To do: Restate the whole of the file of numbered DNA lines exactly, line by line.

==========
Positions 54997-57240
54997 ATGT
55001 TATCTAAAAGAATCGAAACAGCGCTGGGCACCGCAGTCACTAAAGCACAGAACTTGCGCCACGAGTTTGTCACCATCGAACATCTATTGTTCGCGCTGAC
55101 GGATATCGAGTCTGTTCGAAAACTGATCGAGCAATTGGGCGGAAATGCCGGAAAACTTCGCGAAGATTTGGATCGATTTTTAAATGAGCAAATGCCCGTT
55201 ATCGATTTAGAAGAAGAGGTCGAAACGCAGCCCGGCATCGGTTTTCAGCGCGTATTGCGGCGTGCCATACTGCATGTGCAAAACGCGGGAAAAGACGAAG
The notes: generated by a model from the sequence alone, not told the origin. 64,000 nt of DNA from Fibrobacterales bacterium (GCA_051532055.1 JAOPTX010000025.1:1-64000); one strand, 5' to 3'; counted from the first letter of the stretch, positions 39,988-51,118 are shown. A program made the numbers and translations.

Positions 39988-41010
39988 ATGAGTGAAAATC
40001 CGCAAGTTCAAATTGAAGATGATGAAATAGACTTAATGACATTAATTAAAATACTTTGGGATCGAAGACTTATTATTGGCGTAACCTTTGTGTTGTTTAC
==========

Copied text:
Positions 54997-57240
54997 ATGT
55001 TATCTAAAAGAATCGAAACAGCGCTGGGCACCGCAGTCACTAAAGCACAGAACTTGCGCCACGAGTTTGTCACCATCGAACATCTATTGTTCGCGCTGAC
55101 GGATATCGAGTCTGTTCGAAAACTGATCGAGCAATTGGGCGGAAATGCCGGAAAACTTCGCGAAGATTTGGATCGATTTTTAAATGAGCAAATGCCCGTT
55201 ATCGATTTAGAAGAAGAGGTCGAAACGCAGCCCGGCATCGGTTTTCAGCGCGTATTGCGGCGTGCCATACTGCATGTGCAAAACGCGGGAAAAGACGAAG
The notes: generated by a model from the sequence alone, not told the origin. 64,000 nt of DNA from Fibrobacterales bacterium (GCA_051532055.1 JAOPTX010000025.1:1-64000); one strand, 5' to 3'; counted from the first letter of the stretch, positions 39,988-51,118 are shown. A program made the numbers and translations.

Positions 39988-41010
39988 ATGAGTGAAAATC
40001 CGCAAGTTCAAATTGAAGATGATGAAATAGACTTAATGACATTAATTAAAATACTTTGGGATCGAAGACTTATTATTGGCGTAACCTTTGTGTTGTTTAC